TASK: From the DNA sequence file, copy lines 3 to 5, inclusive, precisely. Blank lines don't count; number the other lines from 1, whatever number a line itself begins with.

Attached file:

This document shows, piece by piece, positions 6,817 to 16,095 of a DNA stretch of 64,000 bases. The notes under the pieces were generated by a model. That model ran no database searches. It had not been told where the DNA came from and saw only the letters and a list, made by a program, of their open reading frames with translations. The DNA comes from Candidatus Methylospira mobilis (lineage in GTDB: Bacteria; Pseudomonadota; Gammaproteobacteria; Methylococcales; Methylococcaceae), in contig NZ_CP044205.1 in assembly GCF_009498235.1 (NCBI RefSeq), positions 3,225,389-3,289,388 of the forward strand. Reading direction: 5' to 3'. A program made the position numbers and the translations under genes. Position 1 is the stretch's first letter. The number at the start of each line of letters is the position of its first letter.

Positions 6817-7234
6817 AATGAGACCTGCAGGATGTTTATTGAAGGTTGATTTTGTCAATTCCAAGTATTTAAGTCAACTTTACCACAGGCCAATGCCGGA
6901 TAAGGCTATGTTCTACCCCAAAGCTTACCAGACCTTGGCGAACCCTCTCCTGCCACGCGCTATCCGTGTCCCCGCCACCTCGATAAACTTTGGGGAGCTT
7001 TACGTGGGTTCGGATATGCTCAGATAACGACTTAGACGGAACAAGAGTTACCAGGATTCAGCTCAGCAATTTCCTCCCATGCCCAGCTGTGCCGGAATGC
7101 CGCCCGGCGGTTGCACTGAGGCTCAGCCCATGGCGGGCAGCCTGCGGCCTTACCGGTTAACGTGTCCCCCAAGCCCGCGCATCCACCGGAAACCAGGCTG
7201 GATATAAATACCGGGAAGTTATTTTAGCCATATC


6817 AATGAGACCTGCAGGATGTTTATTGAAGGTTGATTTTGTCAATTCCAAGTATTTAAGTCAACTTTACCACAGGCCAATGCCGGA
6901 TAAGGCTATGTTCTACCCCAAAGCTTACCAGACCTTGGCGAACCCTCTCCTGCCACGCGCTATCCGTGTCCCCGCCACCTCGATAAACTTTGGGGAGCTT
7001 TACGTGGGTTCGGATATGCTCAGATAACGACTTAGACGGAACAAGAGTTACCAGGATTCAGCTCAGCAATTTCCTCCCATGCCCAGCTGTGCCGGAATGC